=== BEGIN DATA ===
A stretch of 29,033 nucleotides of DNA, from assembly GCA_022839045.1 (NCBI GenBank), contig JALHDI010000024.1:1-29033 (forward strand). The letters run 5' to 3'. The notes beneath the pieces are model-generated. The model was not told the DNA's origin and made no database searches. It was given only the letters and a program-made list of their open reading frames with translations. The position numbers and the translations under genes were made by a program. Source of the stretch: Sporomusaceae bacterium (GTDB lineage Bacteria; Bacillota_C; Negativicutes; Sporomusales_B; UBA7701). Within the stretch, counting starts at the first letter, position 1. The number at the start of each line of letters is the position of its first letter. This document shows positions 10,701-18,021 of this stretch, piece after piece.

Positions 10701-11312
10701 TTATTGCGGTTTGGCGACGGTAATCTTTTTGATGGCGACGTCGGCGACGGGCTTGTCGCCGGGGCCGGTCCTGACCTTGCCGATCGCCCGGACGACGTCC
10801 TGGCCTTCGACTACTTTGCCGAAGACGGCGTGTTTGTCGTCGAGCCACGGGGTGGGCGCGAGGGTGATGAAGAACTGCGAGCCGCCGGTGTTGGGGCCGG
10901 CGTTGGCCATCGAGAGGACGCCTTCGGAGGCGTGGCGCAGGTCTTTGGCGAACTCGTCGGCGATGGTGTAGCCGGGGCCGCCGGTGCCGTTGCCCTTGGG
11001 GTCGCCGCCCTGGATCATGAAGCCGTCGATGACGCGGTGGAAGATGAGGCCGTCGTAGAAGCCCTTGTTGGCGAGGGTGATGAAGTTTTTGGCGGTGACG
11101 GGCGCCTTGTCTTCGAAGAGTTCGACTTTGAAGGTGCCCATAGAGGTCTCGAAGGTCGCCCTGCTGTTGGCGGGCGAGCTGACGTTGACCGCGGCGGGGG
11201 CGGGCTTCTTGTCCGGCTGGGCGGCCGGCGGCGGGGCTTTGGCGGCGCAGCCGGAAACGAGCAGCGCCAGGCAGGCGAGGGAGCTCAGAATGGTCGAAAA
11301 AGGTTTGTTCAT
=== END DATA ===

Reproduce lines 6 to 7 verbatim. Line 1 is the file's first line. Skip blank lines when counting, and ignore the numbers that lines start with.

11001 GTCGCCGCCCTGGATCATGAAGCCGTCGATGACGCGGTGGAAGATGAGGCCGTCGTAGAAGCCCTTGTTGGCGAGGGTGATGAAGTTTTTGGCGGTGACG
11101 GGCGCCTTGTCTTCGAAGAGTTCGACTTTGAAGGTGCCCATAGAGGTCTCGAAGGTCGCCCTGCTGTTGGCGGGCGAGCTGACGTTGACCGCGGCGGGGG